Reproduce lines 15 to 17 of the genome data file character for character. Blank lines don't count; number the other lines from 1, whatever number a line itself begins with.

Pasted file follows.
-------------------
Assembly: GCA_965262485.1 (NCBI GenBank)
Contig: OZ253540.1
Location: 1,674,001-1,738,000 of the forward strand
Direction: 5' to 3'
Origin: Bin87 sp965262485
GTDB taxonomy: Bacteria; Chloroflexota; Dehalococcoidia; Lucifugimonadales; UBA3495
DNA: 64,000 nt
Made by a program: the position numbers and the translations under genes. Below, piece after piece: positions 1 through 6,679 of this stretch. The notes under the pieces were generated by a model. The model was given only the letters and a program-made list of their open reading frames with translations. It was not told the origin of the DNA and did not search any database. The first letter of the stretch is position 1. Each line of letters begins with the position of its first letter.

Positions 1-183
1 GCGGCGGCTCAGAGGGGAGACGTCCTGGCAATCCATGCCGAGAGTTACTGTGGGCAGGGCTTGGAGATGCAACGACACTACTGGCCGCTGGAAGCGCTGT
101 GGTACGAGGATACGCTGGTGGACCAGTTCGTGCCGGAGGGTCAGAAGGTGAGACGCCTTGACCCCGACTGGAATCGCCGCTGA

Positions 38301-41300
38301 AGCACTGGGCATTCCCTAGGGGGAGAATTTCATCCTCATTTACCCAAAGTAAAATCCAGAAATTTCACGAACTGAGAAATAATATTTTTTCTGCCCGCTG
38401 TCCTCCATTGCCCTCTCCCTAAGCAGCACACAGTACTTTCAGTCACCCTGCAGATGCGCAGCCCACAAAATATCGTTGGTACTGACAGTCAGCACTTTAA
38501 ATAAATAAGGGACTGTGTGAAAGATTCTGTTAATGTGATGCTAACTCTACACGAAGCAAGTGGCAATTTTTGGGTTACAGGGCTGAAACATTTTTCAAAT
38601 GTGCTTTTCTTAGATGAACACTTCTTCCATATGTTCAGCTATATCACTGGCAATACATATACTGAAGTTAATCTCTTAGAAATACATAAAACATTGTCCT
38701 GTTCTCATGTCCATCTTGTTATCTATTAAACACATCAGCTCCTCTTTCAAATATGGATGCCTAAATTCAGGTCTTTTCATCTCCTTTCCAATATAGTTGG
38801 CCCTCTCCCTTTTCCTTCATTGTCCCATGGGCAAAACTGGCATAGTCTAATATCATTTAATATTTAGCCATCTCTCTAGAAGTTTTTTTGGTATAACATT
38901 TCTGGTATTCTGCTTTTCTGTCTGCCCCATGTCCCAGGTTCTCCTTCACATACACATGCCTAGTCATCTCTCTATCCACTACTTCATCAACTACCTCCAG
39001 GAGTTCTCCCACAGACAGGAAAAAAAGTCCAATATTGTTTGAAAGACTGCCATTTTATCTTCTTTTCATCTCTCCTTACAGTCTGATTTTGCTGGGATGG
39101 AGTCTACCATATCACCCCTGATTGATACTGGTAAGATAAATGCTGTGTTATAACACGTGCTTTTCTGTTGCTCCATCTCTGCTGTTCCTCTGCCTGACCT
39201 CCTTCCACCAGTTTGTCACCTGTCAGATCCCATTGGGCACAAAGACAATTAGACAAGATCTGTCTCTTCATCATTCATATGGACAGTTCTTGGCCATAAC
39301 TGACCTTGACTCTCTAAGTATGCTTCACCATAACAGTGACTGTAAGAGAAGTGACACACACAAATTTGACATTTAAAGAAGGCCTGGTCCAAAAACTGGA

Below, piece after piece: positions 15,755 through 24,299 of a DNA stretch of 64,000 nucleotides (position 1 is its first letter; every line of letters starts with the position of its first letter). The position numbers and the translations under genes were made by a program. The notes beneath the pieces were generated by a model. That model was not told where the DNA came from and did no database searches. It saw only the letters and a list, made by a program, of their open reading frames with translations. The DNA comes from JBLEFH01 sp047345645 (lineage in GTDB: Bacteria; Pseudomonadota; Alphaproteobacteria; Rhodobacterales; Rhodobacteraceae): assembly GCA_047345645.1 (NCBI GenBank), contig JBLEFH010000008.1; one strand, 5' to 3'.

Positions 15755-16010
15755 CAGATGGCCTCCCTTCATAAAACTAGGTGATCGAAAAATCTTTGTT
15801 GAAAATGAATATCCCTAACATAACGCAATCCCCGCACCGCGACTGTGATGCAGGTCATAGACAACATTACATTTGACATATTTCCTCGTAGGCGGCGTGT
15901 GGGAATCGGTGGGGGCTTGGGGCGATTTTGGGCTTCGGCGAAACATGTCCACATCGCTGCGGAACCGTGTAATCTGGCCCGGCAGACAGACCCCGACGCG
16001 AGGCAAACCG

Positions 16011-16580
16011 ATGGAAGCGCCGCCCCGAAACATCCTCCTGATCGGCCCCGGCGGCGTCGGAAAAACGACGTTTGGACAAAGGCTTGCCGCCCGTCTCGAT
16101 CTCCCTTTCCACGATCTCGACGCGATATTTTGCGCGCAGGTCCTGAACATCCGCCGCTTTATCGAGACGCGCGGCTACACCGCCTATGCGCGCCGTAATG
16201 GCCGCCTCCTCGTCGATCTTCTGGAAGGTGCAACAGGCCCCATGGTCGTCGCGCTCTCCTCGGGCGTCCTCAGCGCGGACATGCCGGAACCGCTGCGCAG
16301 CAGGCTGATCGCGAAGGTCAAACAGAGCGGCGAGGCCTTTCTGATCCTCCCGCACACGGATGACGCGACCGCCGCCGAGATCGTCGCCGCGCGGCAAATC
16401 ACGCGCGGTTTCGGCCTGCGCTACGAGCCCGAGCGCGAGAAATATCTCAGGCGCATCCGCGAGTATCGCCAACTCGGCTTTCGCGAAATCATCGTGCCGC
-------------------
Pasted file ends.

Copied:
38501 ATAAATAAGGGACTGTGTGAAAGATTCTGTTAATGTGATGCTAACTCTACACGAAGCAAGTGGCAATTTTTGGGTTACAGGGCTGAAACATTTTTCAAAT
38601 GTGCTTTTCTTAGATGAACACTTCTTCCATATGTTCAGCTATATCACTGGCAATACATATACTGAAGTTAATCTCTTAGAAATACATAAAACATTGTCCT
38701 GTTCTCATGTCCATCTTGTTATCTATTAAACACATCAGCTCCTCTTTCAAATATGGATGCCTAAATTCAGGTCTTTTCATCTCCTTTCCAATATAGTTGG